Lukas Gojda / Shutterstock.com
Motorcycle manufacturer Harley-Davidson has filed a trademark infringement lawsuit against online retailer GearLaunch.
Harley-Davidson also brought an action for counterfeiting, trademark dilution, cybersquatting, copyright infringement, and unfair competition.
The suit, filed on August 30 at the US District Court for the Eastern District of Wisconsin, Milwaukee Division, claimed GearLaunch had infringed its copyright and trademarks by selling infringing apparel online.
GearLaunch, a California-based company, and its six associated business, Gear Harley, TeeKiwi, TeeFuny, TeeSeason, TeeShop4U Company aka Biker’s Corner and TeeDig, had infringed Harley-Davidson’s ‘Bar & Shield Logo’, ‘Willie G. Skull Logo’, and ‘Number 1 Logo’ trademarks, according to the manufacturer.
The copyright claim concerns the ‘Willie G. Skull Logo’.
GearLaunch registered the domain name gearharley.com, which Harley-Davidson said was done with a “bad-faith intent” to profit from its marks.
Harley-Davidson sent five cease-and-desist demands to the companies, between January and June this year, but they have continued to sell the infringing products, the manufacturer alleged.
“Defendant’s actions … have damaged and irreparably injured and, if permitted to continue, will further damage and injure Harley, Harley’s trademarks, Harley’s reputation and goodwill associated with those marks, Harley’s reputation for high-quality products and services, and the public interest in consumers being free from confusion,” said the suit.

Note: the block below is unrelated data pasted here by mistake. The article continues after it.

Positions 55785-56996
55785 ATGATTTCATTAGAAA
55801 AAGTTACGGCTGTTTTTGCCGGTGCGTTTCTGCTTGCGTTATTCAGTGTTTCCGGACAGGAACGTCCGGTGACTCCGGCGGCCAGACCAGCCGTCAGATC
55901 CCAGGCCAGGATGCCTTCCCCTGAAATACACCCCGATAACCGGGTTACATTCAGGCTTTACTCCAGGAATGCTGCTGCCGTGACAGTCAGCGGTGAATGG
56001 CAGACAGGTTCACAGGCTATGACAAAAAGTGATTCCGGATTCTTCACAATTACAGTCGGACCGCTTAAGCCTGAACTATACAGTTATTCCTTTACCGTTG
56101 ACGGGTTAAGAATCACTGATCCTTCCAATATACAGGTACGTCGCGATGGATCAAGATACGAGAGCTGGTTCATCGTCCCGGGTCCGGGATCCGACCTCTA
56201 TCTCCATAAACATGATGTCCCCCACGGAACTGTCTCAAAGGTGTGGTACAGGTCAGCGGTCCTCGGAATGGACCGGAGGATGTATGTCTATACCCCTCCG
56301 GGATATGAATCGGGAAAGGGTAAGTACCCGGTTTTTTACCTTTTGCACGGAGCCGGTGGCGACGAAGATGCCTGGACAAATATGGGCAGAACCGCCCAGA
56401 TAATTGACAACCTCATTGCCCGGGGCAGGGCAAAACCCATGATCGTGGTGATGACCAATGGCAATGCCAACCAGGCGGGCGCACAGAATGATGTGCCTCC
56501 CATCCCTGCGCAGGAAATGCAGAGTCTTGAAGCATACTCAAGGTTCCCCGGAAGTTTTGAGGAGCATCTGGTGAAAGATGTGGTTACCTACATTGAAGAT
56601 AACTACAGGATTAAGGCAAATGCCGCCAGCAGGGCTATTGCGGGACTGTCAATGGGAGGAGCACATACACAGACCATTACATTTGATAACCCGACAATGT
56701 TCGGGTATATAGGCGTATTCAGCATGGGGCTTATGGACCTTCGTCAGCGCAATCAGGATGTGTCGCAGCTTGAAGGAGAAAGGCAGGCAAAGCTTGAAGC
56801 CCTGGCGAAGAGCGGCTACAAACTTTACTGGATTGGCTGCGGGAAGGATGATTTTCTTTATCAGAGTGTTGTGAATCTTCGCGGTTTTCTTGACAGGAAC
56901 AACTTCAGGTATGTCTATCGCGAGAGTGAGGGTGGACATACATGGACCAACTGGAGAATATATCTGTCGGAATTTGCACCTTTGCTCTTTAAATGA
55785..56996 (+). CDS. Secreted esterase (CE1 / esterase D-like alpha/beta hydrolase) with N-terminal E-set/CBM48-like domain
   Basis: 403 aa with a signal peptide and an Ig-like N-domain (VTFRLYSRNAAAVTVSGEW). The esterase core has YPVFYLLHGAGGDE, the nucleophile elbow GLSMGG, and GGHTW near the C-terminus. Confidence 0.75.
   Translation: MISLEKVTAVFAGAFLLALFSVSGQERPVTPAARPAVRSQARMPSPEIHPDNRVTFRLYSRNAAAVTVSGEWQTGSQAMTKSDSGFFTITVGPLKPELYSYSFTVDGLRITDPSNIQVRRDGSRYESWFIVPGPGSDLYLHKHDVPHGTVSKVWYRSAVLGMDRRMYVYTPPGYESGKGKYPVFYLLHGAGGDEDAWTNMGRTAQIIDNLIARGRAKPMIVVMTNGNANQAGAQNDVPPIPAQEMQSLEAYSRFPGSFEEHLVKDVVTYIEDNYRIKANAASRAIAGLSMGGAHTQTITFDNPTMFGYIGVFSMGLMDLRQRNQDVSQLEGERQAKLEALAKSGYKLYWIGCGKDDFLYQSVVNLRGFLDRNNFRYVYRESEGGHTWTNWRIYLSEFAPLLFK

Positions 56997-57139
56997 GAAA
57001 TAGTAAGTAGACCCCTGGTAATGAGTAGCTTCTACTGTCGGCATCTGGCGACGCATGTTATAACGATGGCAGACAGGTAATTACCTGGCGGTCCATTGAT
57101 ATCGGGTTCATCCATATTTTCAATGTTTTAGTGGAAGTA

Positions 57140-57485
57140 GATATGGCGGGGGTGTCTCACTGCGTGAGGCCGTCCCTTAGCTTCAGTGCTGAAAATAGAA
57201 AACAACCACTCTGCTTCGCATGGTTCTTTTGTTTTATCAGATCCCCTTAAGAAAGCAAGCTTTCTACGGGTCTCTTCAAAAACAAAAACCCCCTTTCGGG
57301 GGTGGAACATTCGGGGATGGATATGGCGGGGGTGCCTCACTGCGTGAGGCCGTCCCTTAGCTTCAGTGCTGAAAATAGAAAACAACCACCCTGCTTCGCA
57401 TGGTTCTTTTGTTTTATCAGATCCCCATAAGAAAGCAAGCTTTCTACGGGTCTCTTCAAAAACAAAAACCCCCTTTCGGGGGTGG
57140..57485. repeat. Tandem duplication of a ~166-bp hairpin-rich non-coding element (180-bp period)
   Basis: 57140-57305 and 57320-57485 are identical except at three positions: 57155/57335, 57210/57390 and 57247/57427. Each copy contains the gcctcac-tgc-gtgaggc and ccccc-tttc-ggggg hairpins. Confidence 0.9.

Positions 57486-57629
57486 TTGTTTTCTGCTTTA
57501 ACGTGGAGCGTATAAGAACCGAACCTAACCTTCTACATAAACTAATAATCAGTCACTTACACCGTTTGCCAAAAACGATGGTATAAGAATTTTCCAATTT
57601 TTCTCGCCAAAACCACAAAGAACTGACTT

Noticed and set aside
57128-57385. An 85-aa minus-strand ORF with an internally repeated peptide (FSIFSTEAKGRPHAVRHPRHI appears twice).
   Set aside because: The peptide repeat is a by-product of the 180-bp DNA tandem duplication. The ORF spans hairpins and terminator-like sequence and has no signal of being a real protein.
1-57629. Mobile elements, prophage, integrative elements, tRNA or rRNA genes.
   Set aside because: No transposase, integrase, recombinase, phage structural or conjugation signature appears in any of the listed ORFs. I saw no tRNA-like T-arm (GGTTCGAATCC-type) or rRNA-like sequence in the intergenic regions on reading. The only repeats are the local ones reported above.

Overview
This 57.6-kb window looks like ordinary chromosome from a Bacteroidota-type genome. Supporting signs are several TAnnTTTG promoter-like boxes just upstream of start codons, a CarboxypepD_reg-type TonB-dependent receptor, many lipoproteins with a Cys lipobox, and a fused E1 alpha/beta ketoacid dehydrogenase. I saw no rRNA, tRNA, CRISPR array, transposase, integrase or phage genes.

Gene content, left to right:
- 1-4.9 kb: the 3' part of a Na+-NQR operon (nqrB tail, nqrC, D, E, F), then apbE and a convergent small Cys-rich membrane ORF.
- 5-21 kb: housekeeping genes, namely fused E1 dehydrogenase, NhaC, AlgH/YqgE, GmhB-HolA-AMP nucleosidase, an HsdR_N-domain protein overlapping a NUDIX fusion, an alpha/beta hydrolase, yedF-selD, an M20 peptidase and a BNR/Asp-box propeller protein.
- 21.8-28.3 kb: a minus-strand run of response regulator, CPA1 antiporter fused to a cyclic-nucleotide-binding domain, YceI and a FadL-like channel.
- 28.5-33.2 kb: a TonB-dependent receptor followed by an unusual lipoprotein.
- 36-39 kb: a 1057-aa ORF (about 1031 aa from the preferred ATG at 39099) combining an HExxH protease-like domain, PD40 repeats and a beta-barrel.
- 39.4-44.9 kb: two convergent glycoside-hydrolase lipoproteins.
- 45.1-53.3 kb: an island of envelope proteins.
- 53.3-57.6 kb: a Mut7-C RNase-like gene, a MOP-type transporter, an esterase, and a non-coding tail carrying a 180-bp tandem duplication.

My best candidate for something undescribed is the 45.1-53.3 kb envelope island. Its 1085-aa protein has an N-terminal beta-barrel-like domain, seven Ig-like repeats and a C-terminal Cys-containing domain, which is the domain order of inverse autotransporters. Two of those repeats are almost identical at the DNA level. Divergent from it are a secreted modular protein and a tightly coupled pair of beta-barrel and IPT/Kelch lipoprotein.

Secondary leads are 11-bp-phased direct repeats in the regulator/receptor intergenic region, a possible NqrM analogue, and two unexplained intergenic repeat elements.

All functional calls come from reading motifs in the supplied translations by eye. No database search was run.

The motorcycle manufacturer is seeking an injunction to stop the companies from using and/or registering the trademarks and registering any confusingly similar domain names, as well as compensatory and punitive damages.
It is also seeking an order to destroy all infringing products, an order requiring the companies to transfer the confusingly similar domain names to the company and an order requiring the defendants to pay statutory damages of $2 million per infringement.
Monica Talley, director at law firm Sterne, Kessler, Goldstein & Fox, said: “It seems likely the case will succeed. Harley is a strong brand that has taken care in developing and enforcing its trademarks and other intellectual property.
“From its enforcement history, it also appears to have created an effective and multi-faceted brand enforcement strategy, including various non-litigation efforts. For Harley to take this step to me suggests it believed it had a strong case.”
Talley added that she expects to see more of these types of cases in the future, with brands engaging with better and different technologies to detect and monitor infringements.
“Analysts estimate that 25% of global internet commerce today involves counterfeit products, so the problem is really a competitive issue for organisations, and not one that can be ignored.”
Harley-Davidson, trademark, trademark infringement, counterfeiting, copyright, copyright infringement, cybersquatting, unfair competition, GearLaunch